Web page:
Ghazal 34, Verse 8

{34,8}

dil diyaa jaan ke kyuu;N us ko vafaadaar asad
;Gala:tii kii kih jo kaafir ko musalmaa;N samjhaa

1) why did you give your heart, considering her faithful, Asad?
2) you made an error, in that you considered an infidel [to be] a Muslim

Notes:

Nazm:

Believing a faithless one to be faithful, you gave your heart; that is, you made an error: you considered an infidel a Muslim. The allusive .zil((a of dil-o-jaan ['heart and soul'] has also been articulated in this. (34)

== Nazm page 34

Vajid:

Urdu text: Vajid 1902 {34}

Bekhud Mohani:

One point in this is that one who has no faith is not a Muslim. (82)

Baqir:

In kaafir there is an iihaam . He says, Oh Asad, why did you consider that faithless one to be faithful, and give your heart?.... To consider her faithful is just the same kind of error as to consider an infidel to be a Muslim. (113)

FWP:

SETS
INFIDEL: {21,12}
ISLAMIC: {10,2}

Nazm points out the subliminal evocation of the phrase, dil-o-jaan , 'heart and soul/life', at the beginning of the first line. The reader might well expect a parallel construction: dil diyaa jaan bhii dii , and so on. Only in retrospect is it possible to pick up the correct sense of jaan .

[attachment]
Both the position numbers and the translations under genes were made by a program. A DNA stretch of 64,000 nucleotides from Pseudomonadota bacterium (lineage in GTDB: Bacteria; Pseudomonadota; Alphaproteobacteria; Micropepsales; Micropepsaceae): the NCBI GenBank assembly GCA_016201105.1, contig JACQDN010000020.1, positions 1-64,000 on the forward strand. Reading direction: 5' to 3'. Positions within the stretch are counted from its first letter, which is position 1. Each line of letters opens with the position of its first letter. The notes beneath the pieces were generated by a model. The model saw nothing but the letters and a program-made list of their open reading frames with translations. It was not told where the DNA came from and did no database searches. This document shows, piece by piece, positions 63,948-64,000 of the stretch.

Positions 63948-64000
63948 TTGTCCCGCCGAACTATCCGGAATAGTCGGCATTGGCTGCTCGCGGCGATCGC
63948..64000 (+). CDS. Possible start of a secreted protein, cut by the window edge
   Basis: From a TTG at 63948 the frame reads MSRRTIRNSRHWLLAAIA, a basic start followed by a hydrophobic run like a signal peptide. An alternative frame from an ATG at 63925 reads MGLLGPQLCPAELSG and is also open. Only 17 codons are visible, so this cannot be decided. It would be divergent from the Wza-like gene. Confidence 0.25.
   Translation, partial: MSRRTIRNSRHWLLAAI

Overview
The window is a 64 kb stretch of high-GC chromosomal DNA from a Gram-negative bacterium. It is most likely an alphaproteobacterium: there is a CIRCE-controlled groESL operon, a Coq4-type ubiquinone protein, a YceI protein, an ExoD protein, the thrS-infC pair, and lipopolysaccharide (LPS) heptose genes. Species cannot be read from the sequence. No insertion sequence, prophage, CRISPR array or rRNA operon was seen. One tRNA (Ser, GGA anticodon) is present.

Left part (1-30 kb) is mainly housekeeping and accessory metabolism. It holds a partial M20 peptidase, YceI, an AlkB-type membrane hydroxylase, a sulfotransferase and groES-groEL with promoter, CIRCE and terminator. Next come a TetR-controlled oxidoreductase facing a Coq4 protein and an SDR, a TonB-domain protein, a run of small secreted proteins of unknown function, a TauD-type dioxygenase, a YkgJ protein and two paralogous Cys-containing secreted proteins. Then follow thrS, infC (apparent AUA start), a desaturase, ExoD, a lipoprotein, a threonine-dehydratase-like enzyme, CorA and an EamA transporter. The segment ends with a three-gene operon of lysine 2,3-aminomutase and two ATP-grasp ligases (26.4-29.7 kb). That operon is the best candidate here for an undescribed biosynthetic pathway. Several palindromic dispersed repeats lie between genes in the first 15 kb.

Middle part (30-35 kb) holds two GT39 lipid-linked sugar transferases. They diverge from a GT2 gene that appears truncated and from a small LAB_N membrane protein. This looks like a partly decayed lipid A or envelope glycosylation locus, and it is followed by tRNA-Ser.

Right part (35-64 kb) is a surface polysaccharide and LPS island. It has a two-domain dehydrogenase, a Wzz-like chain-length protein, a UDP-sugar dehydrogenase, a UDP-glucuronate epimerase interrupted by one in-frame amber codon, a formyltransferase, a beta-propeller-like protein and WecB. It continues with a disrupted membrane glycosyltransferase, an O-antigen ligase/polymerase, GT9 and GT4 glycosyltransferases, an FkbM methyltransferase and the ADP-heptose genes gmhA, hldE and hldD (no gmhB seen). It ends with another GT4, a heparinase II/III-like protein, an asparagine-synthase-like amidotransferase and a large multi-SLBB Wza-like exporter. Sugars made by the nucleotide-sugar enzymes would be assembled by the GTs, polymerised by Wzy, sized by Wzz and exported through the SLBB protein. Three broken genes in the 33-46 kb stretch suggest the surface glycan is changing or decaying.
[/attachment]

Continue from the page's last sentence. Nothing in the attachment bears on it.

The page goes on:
And Baqir explains the 'misdirection' involved in kaafir . We expect that it will be an affectionate, teasing epithet for the beloved. Only at the end of the line, when we see it contrasted with musalmaa;N , do we realize it's meant literally.

Except, of course, that it still is an epithet for the beloved, both metaphorically and really, and the distinguishing mark of a musalmaa;N is the faithfulness that she so clearly doesn't show, so the two meanings can't entirely be disentangled.

This is another verse that would be hard to interpret as applying to a divine beloved; for more on this see {20,3}.